Maurita Davis interview

Maurita Davis interview
Creator: Davis, Maurita
Date: July 15, 1994
Maurita (Burnett) Davis was born October 8, 1923, in Topeka, Kansas, to her mother Lena Jones Burnett and her father McKinley Burnett. She attended the segregated Monroe school for eight years before she entered the integrated Crane Junior High. Her interview focuses on her experiences with racial discrimination, her time at Monroe, and her father's work in the NAACP. In 1948 her father became president of the Topeka NAACP, and he would later organize members of the NAACP to challenge the segregation of public schools at the primary level (secondary schools were already integrated). These dedicated citizens would become plaintiffs in the landmark civil rights case Brown v. Board of Education of Topeka. The interview was conducted by Jean VanDelinder.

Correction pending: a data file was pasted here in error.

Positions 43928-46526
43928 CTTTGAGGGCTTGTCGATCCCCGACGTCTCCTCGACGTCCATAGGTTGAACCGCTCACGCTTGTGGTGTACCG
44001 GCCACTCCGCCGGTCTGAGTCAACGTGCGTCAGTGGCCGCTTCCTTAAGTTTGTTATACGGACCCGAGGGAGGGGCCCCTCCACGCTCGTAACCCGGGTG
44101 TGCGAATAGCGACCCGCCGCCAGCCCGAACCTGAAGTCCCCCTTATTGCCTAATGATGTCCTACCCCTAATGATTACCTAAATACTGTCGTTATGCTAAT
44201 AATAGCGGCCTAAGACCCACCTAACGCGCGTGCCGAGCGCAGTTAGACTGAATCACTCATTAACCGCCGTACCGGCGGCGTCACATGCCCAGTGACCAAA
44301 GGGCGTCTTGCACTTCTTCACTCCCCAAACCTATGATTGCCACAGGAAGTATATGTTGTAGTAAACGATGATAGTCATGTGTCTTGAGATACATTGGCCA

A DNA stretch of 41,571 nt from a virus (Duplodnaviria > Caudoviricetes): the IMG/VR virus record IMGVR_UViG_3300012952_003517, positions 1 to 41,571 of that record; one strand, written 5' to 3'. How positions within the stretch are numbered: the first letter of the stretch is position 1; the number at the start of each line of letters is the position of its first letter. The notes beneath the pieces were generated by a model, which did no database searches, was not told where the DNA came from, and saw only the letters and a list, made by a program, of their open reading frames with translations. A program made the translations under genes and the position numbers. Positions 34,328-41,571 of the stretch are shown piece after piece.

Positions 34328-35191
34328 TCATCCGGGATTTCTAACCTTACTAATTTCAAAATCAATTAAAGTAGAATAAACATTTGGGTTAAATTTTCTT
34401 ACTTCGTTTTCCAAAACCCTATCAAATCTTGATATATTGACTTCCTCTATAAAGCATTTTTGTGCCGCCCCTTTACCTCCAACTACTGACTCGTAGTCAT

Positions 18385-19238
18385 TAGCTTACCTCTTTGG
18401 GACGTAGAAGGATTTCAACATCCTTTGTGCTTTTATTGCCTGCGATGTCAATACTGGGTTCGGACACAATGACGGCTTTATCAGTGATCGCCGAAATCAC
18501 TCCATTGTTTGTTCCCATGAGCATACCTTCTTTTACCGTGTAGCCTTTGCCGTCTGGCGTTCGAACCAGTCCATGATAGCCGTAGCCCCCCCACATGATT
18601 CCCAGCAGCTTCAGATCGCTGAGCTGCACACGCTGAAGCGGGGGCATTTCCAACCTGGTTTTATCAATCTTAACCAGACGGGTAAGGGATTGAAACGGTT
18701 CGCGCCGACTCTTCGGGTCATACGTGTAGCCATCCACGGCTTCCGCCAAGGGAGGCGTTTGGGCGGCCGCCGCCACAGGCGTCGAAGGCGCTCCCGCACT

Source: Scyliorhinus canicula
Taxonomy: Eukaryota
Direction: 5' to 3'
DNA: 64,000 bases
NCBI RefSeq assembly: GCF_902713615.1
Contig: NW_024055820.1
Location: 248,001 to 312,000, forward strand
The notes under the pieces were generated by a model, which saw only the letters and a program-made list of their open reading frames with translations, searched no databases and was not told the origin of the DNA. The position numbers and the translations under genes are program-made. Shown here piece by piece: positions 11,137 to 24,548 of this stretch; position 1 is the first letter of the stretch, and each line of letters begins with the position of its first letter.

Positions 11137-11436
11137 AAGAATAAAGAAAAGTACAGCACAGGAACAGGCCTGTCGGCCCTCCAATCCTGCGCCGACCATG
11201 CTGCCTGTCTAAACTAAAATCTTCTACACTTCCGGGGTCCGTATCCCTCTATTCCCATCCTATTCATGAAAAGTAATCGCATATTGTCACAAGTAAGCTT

Showing 1 - 9

Copyright © 2007-2019 - Kansas Historical Society - Contact Us
This website was developed in part with funding provided by the Information Network of Kansas.